Glancing at your watch when someone’s gnawing your ear off? Rude. Gently caressing your watch when someone’s gnawing your ear off? Pretty harmless. Which makes Eva Rielland’s “Visualize differently” timepiece in slides four through six, above, something even Miss Manners could get behind: It lets you check the time (and plan your escape) using just the tips of your fingers.
The watch — a prototype — can be worn as a bracelet or necklace and comes with two rings that reveal the time by vibrating when you touch them. The number of vibrations corresponds to the number of minutes and hours that’ve passed, with the small ring showing the hour and the large ring showing the minute. Rielland tells us it was inspired by Abraham Louis Breguet’s 1795 “à tact” watch, which featured a system of knobs and a wind-up hand so people could discreetly feel the time in their pocket (thereby averting what in the 18th century must’ve passed for social suicide).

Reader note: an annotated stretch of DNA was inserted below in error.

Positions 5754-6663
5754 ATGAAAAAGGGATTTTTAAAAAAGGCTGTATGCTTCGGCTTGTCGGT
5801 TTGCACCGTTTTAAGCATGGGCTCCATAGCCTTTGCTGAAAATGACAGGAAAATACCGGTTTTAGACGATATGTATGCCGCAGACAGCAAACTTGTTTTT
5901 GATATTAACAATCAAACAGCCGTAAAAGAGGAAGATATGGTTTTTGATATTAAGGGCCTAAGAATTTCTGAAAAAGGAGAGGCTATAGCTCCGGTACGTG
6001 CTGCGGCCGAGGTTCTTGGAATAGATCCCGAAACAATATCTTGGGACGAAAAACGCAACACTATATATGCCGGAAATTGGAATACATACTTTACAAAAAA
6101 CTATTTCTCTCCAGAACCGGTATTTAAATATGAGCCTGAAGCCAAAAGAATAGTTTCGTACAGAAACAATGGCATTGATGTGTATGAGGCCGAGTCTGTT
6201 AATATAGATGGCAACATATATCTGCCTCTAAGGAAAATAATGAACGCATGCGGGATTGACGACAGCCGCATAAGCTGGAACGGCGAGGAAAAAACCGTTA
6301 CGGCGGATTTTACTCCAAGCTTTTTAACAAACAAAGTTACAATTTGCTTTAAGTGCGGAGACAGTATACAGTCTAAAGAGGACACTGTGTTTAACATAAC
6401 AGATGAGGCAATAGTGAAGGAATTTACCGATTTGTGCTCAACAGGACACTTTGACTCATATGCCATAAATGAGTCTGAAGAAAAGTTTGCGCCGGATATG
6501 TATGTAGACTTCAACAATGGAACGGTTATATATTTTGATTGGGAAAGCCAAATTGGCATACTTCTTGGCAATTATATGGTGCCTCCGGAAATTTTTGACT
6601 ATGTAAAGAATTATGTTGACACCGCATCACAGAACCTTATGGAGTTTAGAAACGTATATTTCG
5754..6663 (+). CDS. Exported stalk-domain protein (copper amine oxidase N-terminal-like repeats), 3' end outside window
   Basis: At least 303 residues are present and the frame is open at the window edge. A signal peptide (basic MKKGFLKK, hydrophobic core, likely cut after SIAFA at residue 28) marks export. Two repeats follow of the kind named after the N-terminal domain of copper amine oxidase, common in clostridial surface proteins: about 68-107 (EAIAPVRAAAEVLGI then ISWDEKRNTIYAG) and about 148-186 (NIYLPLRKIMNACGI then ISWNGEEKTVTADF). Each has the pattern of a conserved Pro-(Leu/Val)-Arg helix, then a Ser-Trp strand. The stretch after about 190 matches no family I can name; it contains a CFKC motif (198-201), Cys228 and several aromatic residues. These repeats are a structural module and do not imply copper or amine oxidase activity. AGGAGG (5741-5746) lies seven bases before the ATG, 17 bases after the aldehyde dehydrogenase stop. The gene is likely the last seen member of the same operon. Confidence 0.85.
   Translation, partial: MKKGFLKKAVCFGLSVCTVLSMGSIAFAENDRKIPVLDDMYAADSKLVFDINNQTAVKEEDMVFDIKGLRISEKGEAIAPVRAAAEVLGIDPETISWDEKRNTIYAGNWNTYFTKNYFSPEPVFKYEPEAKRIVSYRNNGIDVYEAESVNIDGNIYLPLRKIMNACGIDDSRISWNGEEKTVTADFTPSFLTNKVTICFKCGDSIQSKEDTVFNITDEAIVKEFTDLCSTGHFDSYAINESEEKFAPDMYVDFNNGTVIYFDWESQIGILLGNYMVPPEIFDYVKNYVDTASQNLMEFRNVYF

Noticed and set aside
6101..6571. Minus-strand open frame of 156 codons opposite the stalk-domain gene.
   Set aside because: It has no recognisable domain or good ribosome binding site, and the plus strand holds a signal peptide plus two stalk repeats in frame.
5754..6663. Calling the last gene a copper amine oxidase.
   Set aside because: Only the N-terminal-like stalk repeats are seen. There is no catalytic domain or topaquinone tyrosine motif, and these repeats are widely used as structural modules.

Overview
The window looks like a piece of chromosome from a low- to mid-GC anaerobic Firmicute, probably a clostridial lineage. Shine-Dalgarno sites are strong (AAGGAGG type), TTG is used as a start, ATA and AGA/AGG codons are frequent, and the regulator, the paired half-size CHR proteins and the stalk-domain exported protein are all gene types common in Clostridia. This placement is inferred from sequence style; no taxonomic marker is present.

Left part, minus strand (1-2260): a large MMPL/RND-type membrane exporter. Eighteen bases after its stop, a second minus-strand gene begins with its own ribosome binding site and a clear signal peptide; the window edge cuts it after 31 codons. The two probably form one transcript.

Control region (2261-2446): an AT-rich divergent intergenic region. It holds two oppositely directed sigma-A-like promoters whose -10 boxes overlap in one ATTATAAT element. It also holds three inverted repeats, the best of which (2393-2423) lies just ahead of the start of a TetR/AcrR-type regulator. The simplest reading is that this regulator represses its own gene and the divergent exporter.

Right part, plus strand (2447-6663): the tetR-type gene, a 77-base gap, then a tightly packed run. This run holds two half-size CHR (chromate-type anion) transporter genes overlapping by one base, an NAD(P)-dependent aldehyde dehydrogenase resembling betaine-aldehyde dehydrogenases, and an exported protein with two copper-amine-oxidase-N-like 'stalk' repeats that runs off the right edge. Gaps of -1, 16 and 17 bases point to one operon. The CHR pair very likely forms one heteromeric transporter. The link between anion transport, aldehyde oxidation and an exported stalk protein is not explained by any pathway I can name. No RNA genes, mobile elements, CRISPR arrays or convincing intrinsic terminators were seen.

By our lights, the worst that can happen with Rielland’s design is that the aforementioned ear gnawer thinks you’re a little fidgety. That, or you’re unusually fond of your jewelry. Either way, the truly awkward social situation is avoided.
The watch is part of a larger suite of timepieces Rielland designed, none of which require a working set of eyeballs to use. The “Visualize differently” clock (above) tells time through variations in the texture of the face, and the “Visualize differently” timer (third slide) features origami-like folds that contract with the passage of time.
Read our earlier story on Rielland here.
[Images courtesy of Eva Rielland]